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  • Cited by 3
Cambridge University Press
Online publication date:
January 2021
Print publication year:
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Book description

Histories of Iran, as of the wider Middle East, have been dominated by the twin narratives of top-down modernization and methodological nationalism. In this book, Stephanie Cronin problematizes both of these narratives. Its attention is firmly fixed on subaltern social groups: the 'dangerous classes' and their constructed contrast with the new and avowedly modern bourgeois elite created by the infant Pahlavi state; the hungry poor pitted against the deregulation and globalization of the late nineteenth century Iranian economy; rural criminals of every variety, bandits, smugglers and pirates, and the profoundly ambiguous attitudes towards them of the communities from which they came. In foregrounding these groups, the book also seeks to move beyond a narrow national context, demonstrating, through a series of case-studies, the explanatory power of global, transnational and comparative approaches to the study of the social history of the Middle East.


‘Cronin combines her detailed knowledge of social history of Iran and the Middle East with new readings of E. P. Thompson, Eric Hobsbawm, and Michel Foucault. The result is a remarkably fresh look at the history of the Middle east and diaspora, where events that happened in the region, whether bread riots or campaigns for unveiling, cease to be explicable only by the history of that nation, and become instead one example of a much bigger global story.’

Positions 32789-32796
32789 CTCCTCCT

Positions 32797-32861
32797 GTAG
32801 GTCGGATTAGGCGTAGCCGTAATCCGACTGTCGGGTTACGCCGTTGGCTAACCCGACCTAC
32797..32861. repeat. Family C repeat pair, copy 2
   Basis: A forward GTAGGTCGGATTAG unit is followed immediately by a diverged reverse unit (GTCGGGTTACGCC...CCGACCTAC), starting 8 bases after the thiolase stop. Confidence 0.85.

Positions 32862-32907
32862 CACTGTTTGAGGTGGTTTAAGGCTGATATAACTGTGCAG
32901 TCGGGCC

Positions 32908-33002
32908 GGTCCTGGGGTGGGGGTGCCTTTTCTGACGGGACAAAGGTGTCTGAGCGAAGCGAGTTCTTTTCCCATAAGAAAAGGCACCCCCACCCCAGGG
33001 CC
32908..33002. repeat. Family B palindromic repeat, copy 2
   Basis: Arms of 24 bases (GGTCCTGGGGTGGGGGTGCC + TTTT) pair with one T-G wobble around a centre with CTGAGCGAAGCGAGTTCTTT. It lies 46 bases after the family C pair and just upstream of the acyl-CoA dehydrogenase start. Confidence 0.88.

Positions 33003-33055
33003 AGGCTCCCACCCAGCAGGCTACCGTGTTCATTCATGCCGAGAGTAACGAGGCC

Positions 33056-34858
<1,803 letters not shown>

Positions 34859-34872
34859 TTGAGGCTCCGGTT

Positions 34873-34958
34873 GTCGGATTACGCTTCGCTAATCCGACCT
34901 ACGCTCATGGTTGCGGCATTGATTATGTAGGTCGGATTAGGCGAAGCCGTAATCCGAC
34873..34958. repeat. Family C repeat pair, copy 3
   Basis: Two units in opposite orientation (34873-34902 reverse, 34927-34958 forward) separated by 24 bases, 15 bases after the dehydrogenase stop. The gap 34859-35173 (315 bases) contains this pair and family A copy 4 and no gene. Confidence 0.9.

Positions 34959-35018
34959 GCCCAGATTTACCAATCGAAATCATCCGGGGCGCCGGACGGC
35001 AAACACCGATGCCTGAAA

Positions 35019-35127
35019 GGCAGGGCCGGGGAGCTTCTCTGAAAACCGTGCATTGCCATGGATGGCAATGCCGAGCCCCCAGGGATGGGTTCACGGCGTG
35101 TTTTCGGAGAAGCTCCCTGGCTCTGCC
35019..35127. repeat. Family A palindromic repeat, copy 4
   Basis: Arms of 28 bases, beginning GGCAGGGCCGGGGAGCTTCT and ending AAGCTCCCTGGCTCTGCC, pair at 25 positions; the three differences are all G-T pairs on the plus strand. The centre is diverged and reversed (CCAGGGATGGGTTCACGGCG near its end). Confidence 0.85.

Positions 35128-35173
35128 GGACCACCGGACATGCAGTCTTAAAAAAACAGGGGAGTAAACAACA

Janet Afary - University of California, Santa Barbara

‘In this most exciting study of social history of Iran, Cronin provides a masterful comparative contextual framework for understanding how social change, and exchange, takes place and exposes the international pressure points impacting the complex processes of change in social relations. Packed with historical insights and deep theoretical reflections, in this book Cronin displays her profound knowledge of the processes of social change as experienced by vulnerable communities.’

Anoush Ehteshami - Durham University

‘Scholarship on the history of the Middle East tends to be state centered, urban concentrated and elite driven. Cronin breaks with that habit. Using an array of sources, Cronin opens a panoramic window into the lives of those who were both (neglected) victims and agents of change in Iran and the wider Middle East. A model for future research on Middle Eastern societies beyond high nationalism, this is an innovative and theoretically sophisticated book.’

Rudolph Matthee - University of Delaware

‘Cronin de-centers elites and national borders to write layered, interconnected, and expansive social histories on topics ranging from abolitionism in the Middle East to the 1979 Iranian revolution. This book exemplifies the power of a global framework of analysis when applied thoughtfully and with erudition.’

Naghmeh Sohrabi - Brandeis University

'Every chapter is rich in detail, supplemented by footnotes that serve as a wonderful guide to the social history literature in Persian and English, and a 28-page bibliography. The introductory chapter is an excellent, detailed summary of the book’s theses. Recommended.'

P. Clawson Source: Choice

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